Disadvantages of Public-Key Encryption

By G.S. Jackson

Public-key encryption has some disadvantages, such as speed slowdown and authentication liimits.
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Sharing encrypted messages is not a foolproof method of communication, and as such different encryption methods exist. A common one is public-key encryption, which requires both parties to have public and private keys to communicate. While this offers more in the way of security for users, it also means that the encryption and decryption processes are more complex and thus slower. Also, this encryption method does not address some problems with message tampering and authentication, both of which are serious security concerns as well.

Basics of Public-Key Encryption

Public-key encryption addresses the weaknesses of private-key -- or secret-key -- encryption by offering a more secure way to share data with others. Secret key encryption uses a single encryption key -- basically a map that explains how to scramble the information -- to encrypt and decrypt data, and both parties require this key to communicate securely. If this key is compromised, anyone with the key can read any message using that key. In public key encryption, a communicator has two keys: a public key and a private key. Both keys are related: the public key encrypts data, the private decrypts. A user can take someone's public key and use it to encrypt a message. Then, only that person's private key can decrypt that message.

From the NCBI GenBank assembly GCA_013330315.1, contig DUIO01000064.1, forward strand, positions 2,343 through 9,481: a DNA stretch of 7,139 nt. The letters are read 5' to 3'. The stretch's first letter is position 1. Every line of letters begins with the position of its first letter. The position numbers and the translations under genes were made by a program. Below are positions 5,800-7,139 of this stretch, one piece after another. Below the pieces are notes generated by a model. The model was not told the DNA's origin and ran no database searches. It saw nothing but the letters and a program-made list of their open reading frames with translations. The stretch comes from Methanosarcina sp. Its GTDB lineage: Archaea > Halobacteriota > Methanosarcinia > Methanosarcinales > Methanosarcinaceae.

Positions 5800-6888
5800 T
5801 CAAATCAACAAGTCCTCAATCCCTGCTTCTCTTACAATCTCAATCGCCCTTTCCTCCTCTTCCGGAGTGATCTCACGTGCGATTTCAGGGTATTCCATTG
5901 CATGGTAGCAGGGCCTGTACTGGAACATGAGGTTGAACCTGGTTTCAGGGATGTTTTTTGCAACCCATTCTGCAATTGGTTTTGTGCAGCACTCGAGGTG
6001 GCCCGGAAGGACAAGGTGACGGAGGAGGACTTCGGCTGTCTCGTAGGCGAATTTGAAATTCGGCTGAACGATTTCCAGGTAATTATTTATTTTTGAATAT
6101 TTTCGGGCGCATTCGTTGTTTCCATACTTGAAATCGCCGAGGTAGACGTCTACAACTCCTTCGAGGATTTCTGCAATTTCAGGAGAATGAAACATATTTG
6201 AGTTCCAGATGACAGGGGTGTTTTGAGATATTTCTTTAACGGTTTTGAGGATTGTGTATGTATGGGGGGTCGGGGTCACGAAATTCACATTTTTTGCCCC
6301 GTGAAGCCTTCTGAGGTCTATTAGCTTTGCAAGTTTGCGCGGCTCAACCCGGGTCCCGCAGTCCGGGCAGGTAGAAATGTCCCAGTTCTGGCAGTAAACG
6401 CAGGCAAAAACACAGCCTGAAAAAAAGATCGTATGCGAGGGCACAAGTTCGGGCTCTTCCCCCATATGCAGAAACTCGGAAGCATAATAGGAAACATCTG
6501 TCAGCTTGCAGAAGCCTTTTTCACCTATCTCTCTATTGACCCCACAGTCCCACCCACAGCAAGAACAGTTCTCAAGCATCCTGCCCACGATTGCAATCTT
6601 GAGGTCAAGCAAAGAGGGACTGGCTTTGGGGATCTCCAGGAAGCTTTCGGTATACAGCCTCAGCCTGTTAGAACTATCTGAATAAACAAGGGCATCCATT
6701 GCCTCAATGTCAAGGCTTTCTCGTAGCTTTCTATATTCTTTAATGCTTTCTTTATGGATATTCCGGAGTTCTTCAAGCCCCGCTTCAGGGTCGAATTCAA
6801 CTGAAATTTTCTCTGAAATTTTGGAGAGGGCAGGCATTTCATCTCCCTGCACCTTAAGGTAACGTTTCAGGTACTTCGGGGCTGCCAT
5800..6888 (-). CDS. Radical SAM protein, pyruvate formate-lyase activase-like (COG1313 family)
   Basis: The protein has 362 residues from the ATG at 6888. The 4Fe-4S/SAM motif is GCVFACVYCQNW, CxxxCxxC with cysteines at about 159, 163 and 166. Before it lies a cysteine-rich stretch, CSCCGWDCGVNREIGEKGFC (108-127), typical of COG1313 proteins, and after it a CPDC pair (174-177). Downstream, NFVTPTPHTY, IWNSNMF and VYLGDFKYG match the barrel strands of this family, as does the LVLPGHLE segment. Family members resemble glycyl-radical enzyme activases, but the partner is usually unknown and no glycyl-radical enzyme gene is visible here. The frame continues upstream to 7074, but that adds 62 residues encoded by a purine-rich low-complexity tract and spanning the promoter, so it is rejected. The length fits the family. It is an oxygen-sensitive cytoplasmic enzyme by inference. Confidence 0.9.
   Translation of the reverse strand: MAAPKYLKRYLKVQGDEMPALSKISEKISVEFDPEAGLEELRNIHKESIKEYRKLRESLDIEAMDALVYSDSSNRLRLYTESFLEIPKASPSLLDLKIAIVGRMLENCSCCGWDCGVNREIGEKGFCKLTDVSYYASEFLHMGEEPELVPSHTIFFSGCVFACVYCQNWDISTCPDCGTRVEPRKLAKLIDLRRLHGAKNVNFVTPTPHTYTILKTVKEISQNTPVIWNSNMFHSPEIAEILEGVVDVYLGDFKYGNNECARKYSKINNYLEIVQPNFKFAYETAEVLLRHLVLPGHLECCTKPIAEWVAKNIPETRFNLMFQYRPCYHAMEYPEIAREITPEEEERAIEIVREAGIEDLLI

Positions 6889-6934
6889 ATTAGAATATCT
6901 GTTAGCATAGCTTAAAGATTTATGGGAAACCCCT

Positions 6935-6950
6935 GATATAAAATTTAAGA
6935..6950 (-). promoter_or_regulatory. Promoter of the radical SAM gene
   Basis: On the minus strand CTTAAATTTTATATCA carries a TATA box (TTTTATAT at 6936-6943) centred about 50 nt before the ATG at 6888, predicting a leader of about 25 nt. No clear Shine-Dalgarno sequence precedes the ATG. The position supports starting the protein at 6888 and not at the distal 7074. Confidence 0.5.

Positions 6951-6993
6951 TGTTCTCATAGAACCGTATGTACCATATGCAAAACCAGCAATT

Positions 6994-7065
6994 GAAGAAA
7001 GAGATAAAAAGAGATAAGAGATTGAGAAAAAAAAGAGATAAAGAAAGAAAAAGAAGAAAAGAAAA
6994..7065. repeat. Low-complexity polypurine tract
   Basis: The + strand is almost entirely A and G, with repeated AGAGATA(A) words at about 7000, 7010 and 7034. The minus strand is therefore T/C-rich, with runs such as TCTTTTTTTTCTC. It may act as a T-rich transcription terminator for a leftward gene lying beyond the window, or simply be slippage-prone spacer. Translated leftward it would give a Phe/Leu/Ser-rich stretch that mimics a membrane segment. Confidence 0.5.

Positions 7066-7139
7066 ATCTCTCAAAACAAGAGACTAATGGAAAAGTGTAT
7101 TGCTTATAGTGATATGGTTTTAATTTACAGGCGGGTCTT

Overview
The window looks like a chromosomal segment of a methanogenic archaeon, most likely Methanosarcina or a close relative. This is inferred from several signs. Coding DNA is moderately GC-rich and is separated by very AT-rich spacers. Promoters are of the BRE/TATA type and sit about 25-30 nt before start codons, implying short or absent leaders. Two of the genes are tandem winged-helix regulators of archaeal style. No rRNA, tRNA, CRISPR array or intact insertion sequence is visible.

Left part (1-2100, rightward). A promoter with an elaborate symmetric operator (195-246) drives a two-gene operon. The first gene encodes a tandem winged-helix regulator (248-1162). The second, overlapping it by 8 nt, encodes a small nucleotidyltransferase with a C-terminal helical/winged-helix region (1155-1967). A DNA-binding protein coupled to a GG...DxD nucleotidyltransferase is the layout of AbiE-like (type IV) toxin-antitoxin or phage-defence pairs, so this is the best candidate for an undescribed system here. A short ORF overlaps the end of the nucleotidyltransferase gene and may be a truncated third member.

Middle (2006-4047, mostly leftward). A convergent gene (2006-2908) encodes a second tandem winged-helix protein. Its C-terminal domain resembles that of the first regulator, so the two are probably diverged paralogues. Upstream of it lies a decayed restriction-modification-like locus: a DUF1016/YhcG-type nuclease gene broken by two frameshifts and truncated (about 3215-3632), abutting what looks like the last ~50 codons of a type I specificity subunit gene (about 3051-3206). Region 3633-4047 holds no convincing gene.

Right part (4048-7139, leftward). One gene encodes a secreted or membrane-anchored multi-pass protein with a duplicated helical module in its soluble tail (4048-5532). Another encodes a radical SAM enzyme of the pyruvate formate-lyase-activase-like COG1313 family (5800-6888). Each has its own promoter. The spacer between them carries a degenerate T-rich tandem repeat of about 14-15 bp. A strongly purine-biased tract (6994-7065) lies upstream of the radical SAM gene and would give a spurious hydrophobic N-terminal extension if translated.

One disadvantage of public-key encryption is that is is slower than other methods, such as secret-key encryption. In secret-key encryption, a single key provides that only way to encrypt and decrypt, simplifying and speeding up the process. In public-key encryption, the encryption and decryption processes have to work with two different keys, each related to each other by a complex mathematical process involving prime number factorization. Thus, encryption and decryption take more time and computer resources.


Public-key encryption also does not have a built-in method for authentication. For example, a user that uses your public key to encrypt a message can still pose as someone else. Furthermore, a message may be intercepted or modified without the users' knowledge. While public-key encryption can guarantee that a file is encrypted and decrypted, it cannot guarantee who the file is from or if it is authentic without additional safeguards in place.

How to Address Disadvantages of Public-Key Encryption

One way to address the speed of public key encryption is to combine public-key and secret-key encryption methods. By using a secret-key system in conjunction with public-key encryption, you can get the benefit of superior security while using single, secret keys when possible to increase the speed and efficiency of encryption. To authenticate messages, you can use a certificate generated by a certificate authority to verify a user. Furthermore, you can ask that users generate checksums of their messages via hash functions: these functions generate a unique number from a message that you can compare with your own generated number using the same hash function. If both numbers do not match, then you know the message has been damaged or tampered with.